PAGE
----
Berlin meeting highlights expanding recognition of religious contributions to sustainable development

Berlin meeting highlights expanding recognition of religious contributions to sustainable development

Left to right: Bani Dugal of the Baha'i International Community, Ulrich Nitzchke of GIZ, and Ingo Hoffman of the Baha'i community of Germany, pose in Berlin with a copy of the new book “Voices from Religions on Sustainable Development."
Berlin—15 March 2016

In a sign of the growing awareness of the role that religious groups can play in sustainable development, the German international development agency has undertaken a new initiative to improve cooperation with diverse religious leaders and their communities.

The initiative, known as the International Partnership on Religion and Sustainable Development, was launched at an international conference here on 17-18 February 2016.

Sponsored by the German Federal Ministry for Economic Development and Cooperation (BMZ), the event featured the participation of more than 100 development specialists, government officials, and religious leaders, including representatives of the Baha’i Faith.

According to German officials, the purpose of the partnership – a joint endeavor with development agencies of the United Nations, the United States, the United Kingdom,  Sweden and others, including the World Bank – is to de­velop com­mon ideas on how to im­prove co­op­er­a­tion with faith com­mu­ni­ties.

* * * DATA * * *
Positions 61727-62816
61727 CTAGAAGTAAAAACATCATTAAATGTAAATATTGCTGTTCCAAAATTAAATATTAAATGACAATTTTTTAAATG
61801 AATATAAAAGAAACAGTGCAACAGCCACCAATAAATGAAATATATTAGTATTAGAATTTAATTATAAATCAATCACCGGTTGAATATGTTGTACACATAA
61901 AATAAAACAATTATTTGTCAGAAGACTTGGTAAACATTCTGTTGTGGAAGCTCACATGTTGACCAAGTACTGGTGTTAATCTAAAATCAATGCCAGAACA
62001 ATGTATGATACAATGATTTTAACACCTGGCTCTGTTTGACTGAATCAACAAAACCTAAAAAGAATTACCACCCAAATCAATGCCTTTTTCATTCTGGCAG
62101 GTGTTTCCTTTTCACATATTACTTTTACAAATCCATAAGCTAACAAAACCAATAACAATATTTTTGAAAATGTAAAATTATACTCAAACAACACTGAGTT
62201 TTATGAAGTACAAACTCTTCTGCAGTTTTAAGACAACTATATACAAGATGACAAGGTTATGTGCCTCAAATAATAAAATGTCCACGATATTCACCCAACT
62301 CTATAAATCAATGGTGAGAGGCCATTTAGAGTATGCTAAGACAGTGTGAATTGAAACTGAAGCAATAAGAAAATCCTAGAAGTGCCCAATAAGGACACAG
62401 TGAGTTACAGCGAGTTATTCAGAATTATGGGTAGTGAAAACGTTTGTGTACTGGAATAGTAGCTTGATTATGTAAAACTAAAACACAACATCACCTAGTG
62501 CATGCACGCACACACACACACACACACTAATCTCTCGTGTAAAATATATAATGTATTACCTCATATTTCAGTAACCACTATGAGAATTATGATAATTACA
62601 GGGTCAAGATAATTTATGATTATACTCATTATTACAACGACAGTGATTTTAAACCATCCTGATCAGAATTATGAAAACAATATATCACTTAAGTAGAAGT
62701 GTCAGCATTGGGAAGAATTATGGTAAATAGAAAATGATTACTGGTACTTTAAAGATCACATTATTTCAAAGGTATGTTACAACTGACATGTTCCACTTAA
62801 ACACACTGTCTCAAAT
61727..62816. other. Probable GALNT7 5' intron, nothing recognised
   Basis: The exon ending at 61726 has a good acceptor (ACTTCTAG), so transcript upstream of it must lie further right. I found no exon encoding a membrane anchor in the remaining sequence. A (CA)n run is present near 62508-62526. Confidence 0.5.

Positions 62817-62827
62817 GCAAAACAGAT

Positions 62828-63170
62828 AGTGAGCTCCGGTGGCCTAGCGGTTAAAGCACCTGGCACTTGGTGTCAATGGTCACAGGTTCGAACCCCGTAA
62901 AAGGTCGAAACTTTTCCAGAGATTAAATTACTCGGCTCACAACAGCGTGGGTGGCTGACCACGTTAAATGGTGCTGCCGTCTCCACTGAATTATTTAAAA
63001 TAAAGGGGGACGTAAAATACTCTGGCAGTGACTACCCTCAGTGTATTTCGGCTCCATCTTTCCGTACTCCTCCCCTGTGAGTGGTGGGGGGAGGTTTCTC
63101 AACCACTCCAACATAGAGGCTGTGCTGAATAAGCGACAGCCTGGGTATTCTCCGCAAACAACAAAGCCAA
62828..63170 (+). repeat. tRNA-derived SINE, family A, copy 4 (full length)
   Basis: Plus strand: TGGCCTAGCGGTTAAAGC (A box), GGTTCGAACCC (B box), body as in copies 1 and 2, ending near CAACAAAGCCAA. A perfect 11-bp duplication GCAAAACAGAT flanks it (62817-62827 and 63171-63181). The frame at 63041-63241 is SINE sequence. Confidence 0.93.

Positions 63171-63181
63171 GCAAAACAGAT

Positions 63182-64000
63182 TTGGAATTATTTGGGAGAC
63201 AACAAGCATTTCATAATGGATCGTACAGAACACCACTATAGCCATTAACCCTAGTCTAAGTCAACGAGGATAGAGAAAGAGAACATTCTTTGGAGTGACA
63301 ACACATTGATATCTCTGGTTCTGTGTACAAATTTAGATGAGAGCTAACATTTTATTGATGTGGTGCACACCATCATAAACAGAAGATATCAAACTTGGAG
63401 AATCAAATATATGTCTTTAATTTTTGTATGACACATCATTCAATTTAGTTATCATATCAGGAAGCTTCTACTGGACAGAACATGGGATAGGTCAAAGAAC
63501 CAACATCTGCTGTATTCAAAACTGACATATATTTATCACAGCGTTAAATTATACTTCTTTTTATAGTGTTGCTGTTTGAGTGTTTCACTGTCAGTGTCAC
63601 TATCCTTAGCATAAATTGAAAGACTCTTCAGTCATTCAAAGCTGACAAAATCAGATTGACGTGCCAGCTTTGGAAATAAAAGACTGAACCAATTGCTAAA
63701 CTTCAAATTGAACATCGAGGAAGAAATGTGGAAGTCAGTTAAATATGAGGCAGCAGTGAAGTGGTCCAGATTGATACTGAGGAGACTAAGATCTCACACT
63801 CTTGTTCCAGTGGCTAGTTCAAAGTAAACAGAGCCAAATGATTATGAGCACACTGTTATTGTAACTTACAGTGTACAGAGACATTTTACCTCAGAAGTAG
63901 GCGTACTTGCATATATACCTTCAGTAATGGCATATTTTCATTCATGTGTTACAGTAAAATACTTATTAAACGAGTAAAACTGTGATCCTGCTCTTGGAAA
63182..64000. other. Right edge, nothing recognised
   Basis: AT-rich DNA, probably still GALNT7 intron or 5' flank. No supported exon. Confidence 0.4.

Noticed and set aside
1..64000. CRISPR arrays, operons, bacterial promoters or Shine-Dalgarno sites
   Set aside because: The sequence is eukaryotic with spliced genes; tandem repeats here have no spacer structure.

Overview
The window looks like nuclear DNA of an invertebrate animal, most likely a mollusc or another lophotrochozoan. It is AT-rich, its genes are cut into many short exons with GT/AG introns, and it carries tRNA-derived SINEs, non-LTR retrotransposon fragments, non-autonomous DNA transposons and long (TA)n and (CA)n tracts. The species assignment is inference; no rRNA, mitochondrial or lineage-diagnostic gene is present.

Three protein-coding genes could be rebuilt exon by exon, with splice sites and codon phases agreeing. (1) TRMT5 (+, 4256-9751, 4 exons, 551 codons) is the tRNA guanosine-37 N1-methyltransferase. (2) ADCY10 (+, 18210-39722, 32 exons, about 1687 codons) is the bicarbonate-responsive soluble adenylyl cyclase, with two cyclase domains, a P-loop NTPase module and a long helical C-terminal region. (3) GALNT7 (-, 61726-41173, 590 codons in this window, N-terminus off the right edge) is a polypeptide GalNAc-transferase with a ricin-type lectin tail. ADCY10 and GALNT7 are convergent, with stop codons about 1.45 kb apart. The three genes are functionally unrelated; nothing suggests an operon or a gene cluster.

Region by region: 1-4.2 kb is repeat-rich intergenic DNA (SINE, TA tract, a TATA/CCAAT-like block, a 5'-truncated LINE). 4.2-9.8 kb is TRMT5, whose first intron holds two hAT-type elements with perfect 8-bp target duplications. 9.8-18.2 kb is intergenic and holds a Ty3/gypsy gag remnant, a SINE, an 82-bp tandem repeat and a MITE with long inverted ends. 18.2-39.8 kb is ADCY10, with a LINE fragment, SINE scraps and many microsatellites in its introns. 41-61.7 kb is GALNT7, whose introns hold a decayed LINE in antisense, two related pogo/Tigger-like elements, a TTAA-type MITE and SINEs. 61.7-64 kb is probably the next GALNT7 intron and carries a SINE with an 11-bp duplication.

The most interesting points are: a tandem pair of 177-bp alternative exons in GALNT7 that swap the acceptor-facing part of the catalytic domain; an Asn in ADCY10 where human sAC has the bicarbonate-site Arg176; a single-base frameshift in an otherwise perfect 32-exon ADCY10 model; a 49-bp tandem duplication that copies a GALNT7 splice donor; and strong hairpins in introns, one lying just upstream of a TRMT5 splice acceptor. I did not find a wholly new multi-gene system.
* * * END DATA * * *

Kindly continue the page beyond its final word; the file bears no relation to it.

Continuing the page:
“With­out the in­volve­ment of the world's re­li­gions, we will not be able to meet the chal­lenges the world is fac­ing,” said Gerd Müller, Minister of the BMZ. “Es­pe­cially in these times when re­li­gion is used as an ar­gu­ment to jus­tify ter­ror­ism and vi­o­lence, we need to im­prove co­op­er­a­tion with all re­li­gious com­mu­ni­ties. We must not leave the field clear for the ex­trem­ists. Rather, we need to strengthen those who are work­ing for peace and de­vel­op­ment.”

Among those invited was Bani Dugal, the principal representative of the Baha’i International Community to the United Nations, who contributed to a new book that was launched in conjunction with the conference.

That book, “Voices from Religions on Sustainable Development,” which was published by the Ministry, featured chapters from leaders representing the world’s major religions on how their faith approaches sustainable development.

Ms. Dugal said one theme that emerged from the conference was the degree to which international development agencies have begun to see religious organizations as more than merely on-the-ground service providers.

“People were talking about how religions have the power to inspire and that they can also inform the way policy is created for development work,” said Ms. Dugal.

Ulrich Nitzchke, head of the recently created program on Values, Religion and Development at Germany’s national development agency, GIZ, said that for many in the field of international development, “religion was a blank spot.”

“We had never discovered religion as a source of values for values-driven development,” said Mr. Nitzchke, noting that sustainability is a “values term itself.”

Further remarks of Mr. Nitszche and Ms. Dugal about the Berlin conference can be heard in a short video, here.